The pay scale in the previous contract is also below market value for Public Works positions, Powell said. After the department suffered an exodus of employees in 2022, the department had to offer a higher pay grade to new hires because the contract’s starting pay was too low to attract workers.
Romei said that he is not seeking funding in the next town budget to hire a fifth police officer, despite a show of support from town residents for additional staffing.
At Town Meeting in March, voters supported, 681-574, an advisory article to consider the appointment of a fifth full-time police officer to ensure the department’s ability to provide continuous coverage, including when officers are on vacation or in training.
Romei said he decided not to seek funding for an additional officer after meeting with Town Manager Brennan Duffy to discuss next year’s budget.
“I would certainly prefer that we have additional staff, but I also understand it is a tough year from a budgetary standpoint,” Romei explained.
Selectboard members — including Mary Layton, Pam Smith and Priscilla Vincent — expressed concerns in October about rising costs of schools and consumer inflation, as well costly capital projects.
“At this point, I don’t think we can afford an additional police officer,” Vincent said in a written statement to board members. “But I do think we should take good care of the officers we have.”
Romei is seeking a police budget of $837,000 for fiscal year 2025, which begins on July 1. His proposal is a $95,000, or 12%, increase from the current fiscal year.
About one-third of the increase, or $34,000, is attributable to increases in employee benefits such as health insurance.
Romei’s budget request includes $27,000 to lease two police cruisers to replace vehicles in the existing fleet and $30,000 in funding to purchase body and vehicle cameras.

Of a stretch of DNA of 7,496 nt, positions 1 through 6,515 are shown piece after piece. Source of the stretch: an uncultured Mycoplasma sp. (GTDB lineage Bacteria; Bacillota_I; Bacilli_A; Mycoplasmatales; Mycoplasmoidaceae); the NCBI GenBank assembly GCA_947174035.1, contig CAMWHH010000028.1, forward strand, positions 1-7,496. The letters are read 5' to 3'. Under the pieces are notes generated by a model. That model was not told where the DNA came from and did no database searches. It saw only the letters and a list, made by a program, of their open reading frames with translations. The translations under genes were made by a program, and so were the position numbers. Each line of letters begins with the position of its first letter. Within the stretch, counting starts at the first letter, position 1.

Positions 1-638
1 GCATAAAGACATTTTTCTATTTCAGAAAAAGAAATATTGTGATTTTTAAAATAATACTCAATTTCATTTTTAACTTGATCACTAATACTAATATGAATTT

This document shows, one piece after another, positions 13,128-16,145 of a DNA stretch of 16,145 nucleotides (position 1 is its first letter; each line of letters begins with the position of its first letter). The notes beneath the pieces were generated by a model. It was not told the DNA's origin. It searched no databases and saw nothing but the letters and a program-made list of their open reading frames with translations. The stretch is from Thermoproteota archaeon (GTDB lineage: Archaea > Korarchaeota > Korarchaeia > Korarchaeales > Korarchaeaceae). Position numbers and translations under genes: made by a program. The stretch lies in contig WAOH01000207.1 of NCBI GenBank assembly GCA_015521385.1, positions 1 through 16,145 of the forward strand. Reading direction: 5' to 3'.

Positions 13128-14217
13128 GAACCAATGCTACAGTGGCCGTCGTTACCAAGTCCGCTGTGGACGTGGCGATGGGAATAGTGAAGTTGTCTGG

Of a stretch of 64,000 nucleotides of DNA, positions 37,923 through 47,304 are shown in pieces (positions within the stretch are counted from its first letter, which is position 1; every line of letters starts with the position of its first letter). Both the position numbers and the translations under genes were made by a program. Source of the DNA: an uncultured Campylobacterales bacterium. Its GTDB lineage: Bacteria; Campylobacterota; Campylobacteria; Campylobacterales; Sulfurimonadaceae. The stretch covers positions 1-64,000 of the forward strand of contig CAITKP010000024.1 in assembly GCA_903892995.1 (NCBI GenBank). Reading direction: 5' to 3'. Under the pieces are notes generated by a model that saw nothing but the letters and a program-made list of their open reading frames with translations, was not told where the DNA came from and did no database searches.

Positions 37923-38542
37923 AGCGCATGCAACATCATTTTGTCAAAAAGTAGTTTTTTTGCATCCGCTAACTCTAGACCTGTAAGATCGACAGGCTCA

Body and vehicle cameras are essentially equipment to police officers, providing a liability protection to officers who strive to abide by legal procedures and department policies, Romei explained.
The Norwich Police Department has vehicle cameras, though many of them are in need of repair or replacement, he said.
The department currently does not have body cameras for officers. In 2021, the Selectboard declined a donation offer of $30,000 from the Jack and Dorothy Byrne Foundation to help Norwich pay for four body cameras and four in-car cameras. Board members at the time — which included Marcia Calloway, Mary Layton, Roger Arnold, Robert Gere and John Langhus — said the town first needed to have policies in place to handle public records requests and potential questions over privacy.
According to Romei, Vermont already has a statewide policy for how police body cameras should be used and maintained. The policy, created by the state Criminal Justice Council, states that the cameras should be used in any investigative or enforcement encounter with exceptions involving minors, victims of domestic or sexual abuse or K-12 schools and hospitals. The policy also provides directions in officer training, individual rights to privacy and the documenting and storage of recorded footage.
“Unfortunately, the town had an opportunity to pay off the cameras with a grant instead of with the town budget,” Romei said.
Romei said the requested funds will cover the costs to purchase five body cameras and four vehicle cameras.
Emails to Selectboard Chairwoman Marcia Calloway and to Duffy seeking comment were not returned.
Patrick Adrian may be reached at email@example.com or 603-727-3216.